Written by Patrick Slevin of SL7 Consulting


(This article is an excerpt from Patrick Slevin’s #1 Amazon bestselling book, Never Lose to NIMBY Opposition Again! published in 2021.) 

I’m going to share with you a BIG secret that’ll change how you engage a NIMBY crisis as well as the community-at-large to win more approvals for controversial projects.  I’ve kept this secret close-to-the-vest going back to my experiences as a Florida mayor in 1990s, which has brought me consistent success in neutralizing NIMBYism on the behalf of my clients for decades.

The secret is multi-faceted, and it begins with the knowledge that NIMBY opponents instigate conflict to generate crisis. Conflict is the top X-factor in how NIMBY opponents consistently and successfully disrupt, delay, and defeat great projects regardless of industry. Don’t believe me?  Look to local newspapers for the evidence hiding in plain sight.

It’s no coincidence that the David v. Goliath narrative replays itself thousands of times, every year, in local media reports across the country. A controversial project almost always is placed above the fold, if not the driving headline for local newspapers, or one of the top three stories in the six o’clock news. 

Whether it’s homeowners fearing change, special interests (environmentalists, preservationists, conservationists) advancing an anti-development agenda, political opportunists seeking office, or competitors protecting their market share, the secret to how NIMBY opponents consistently defeat sustainable projects, is creating crisis through public conflict.

What does this conflict achieve, you may be asking? It generates negative publicity, amplifies fearful emotions, emboldens the opposition, negatively defines the project, puts the developer on the defensive, alienates project allies, and most importantly, causes political anxieties for public officials. You can compound the negative impacts of conflict when controversy surrounding your project occurs during an election year.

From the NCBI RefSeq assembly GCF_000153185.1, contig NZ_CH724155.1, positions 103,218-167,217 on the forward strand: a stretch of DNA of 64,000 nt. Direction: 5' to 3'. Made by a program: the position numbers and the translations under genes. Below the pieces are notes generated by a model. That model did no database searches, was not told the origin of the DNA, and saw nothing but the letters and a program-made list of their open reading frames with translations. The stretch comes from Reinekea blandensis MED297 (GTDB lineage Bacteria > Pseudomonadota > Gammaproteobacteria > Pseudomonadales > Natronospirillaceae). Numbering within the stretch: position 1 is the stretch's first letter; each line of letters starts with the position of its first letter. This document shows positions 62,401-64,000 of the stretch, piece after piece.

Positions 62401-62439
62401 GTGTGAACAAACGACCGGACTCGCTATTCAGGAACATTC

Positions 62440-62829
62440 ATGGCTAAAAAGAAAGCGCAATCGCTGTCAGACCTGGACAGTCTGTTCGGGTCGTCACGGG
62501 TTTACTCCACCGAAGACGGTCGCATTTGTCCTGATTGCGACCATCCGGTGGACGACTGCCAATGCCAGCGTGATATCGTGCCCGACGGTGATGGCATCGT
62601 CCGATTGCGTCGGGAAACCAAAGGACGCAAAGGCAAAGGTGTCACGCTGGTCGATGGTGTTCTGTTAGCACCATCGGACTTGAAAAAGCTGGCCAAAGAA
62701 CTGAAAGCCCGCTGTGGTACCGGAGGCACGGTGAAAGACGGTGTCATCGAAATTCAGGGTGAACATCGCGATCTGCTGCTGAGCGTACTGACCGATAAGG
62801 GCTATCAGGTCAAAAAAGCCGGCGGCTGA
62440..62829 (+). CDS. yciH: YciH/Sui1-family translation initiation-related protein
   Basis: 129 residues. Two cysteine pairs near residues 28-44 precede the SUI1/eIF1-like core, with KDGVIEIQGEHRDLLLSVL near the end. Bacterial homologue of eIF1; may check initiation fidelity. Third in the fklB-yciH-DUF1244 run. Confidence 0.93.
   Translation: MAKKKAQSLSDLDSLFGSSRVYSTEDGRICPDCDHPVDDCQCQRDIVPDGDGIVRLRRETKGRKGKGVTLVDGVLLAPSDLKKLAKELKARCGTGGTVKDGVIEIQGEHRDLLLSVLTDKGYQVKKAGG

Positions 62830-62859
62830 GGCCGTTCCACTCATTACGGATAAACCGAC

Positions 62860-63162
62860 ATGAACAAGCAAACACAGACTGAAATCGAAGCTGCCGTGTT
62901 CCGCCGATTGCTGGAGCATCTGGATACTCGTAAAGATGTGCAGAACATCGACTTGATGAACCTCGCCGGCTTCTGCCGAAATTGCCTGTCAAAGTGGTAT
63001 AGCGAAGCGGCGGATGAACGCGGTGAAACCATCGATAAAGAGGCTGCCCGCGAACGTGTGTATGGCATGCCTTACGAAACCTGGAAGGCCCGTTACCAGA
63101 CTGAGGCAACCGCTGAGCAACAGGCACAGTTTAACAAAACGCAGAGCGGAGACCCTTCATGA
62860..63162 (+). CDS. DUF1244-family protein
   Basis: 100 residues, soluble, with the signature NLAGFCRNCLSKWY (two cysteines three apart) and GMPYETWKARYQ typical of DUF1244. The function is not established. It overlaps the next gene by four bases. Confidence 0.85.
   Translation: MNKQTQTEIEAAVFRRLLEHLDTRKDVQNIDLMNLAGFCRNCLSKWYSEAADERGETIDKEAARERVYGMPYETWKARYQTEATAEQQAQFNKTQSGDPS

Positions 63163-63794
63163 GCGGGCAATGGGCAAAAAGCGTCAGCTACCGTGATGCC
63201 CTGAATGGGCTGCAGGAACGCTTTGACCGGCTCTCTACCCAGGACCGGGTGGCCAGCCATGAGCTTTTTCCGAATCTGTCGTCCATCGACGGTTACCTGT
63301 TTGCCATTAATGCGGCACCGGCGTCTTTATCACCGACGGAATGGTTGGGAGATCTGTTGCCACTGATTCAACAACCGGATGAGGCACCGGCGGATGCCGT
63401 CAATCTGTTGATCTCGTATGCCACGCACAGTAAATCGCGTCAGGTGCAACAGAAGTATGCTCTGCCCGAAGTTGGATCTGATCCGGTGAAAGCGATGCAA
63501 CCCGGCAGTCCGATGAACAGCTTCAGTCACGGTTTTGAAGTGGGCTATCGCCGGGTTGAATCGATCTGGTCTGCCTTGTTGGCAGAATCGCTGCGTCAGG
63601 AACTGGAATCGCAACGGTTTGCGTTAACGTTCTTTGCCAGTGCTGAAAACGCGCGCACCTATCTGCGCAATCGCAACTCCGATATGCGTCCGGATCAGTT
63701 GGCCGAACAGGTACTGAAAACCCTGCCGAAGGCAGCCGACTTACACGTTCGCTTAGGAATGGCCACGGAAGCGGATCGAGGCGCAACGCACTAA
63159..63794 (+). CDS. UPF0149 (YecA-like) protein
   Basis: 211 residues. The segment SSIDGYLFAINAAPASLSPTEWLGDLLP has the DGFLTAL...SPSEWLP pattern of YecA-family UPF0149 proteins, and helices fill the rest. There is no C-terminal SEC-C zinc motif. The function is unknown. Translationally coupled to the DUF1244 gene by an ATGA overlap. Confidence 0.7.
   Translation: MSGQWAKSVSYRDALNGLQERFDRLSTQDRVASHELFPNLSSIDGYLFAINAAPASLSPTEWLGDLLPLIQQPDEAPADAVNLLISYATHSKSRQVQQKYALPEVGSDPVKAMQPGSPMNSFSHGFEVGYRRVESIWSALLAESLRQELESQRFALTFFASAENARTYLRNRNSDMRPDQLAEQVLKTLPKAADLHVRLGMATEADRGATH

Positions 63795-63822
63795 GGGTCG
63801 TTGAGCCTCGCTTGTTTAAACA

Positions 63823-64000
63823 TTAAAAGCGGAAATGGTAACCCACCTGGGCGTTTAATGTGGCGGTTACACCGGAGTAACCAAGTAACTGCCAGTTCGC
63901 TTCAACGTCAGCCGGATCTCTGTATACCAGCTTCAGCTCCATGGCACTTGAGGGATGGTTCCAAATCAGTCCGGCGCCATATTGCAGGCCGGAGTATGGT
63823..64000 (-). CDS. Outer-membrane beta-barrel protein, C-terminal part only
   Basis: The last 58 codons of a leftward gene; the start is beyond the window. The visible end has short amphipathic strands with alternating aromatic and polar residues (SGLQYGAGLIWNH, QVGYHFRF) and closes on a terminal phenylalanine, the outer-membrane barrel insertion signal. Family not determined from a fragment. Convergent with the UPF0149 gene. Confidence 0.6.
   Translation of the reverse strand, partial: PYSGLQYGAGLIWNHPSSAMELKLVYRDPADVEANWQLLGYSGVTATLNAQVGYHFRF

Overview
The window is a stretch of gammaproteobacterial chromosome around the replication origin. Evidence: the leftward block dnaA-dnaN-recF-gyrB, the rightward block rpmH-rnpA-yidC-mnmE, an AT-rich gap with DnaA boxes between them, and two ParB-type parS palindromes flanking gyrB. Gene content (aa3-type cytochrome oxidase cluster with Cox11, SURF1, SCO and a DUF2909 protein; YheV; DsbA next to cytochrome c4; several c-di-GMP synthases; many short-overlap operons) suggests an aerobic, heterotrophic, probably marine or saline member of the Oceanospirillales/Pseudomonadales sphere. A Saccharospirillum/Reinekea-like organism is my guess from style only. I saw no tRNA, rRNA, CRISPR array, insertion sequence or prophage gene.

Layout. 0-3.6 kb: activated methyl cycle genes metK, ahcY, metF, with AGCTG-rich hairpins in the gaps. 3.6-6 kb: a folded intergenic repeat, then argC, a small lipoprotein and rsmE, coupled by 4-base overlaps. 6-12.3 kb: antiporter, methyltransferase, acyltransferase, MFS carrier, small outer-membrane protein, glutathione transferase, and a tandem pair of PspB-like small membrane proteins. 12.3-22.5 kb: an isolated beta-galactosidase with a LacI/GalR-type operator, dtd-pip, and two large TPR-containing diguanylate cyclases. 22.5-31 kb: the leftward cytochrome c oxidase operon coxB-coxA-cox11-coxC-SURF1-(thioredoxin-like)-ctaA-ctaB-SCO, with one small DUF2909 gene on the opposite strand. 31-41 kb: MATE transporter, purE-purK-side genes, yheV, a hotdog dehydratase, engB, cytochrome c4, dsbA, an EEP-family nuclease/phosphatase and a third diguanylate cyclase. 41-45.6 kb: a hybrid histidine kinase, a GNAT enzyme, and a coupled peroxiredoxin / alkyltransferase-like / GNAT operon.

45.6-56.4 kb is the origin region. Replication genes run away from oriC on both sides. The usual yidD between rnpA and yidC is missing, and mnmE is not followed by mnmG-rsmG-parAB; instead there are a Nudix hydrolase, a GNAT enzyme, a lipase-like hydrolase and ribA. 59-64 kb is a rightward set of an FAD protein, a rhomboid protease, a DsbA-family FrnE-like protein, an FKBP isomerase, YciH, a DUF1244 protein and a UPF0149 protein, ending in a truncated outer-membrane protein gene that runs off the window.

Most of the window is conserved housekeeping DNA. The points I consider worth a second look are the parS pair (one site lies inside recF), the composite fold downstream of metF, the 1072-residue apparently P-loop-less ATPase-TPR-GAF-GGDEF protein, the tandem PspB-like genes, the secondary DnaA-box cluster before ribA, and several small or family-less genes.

There’s No Crisis If There’s No Conflict

The first rule in crisis management is not to make a bad situation worse. In the case of NIMBY crisis, it’s not giving your opponents an opportunity to perpetuate the conflict. Simply put, you’re better served resisting the tendency to fight fire-with-fire, which puts your projects in a combative posture in the public square i.e. don’t give them the platforms to attack you!

A perfect example is a town hall meeting. Nine out of 10 town halls turn into Jerry Springer episodes where the opposition hijacks the developer’s venue. Town halls and public hearings offer the perfect platforms for conflict between applicants and project opponents, and the developer typically comes out looking like the bad guy.

Unfortunately, developers have been misled by so-called NIMBY experts and their “how-to” publications. Too often, the experts in their publications and counsel recommend a fighting fire-with-fire campaign including grassroots advocacy, direct mail, paid media, PR offenses, and coalition endeavors. Not to say these engagements are unnecessary or useless, but without the new knowledge (conflict drives crisis) established here, applicants were misled to confront the opposition, unknowingly playing right into their hands, and ultimately working against themselves.

The secret to Never Lose to NIMBY Opposition Again! is understanding the revelation that conflict sustains NIMBY crisis threatening your projects. When there’s no controversy, then the public isn’t as hyped against change, and emotions and fear have a chance of being superseded by logic and facts. 

This blog article is an excerpt from Patrick Slevin’s #1 Amazon bestselling book, Never Lose to NIMBY Opposition Again! published in 2021. 

To get your FREE copy of his book click HERE and use Promo Code: NIMBYSecret1. You pay a small shipping and handling fee of $7.95.

About Patrick Slevin – SL7 Consulting:

SL7 Consulting’s integrated communications engagement services offer clients digital media and marketing, reputation management, corporate initiatives and communications, public affairs, marketing communications, public relations, crisis leadership, stakeholder engagement and alliance development.



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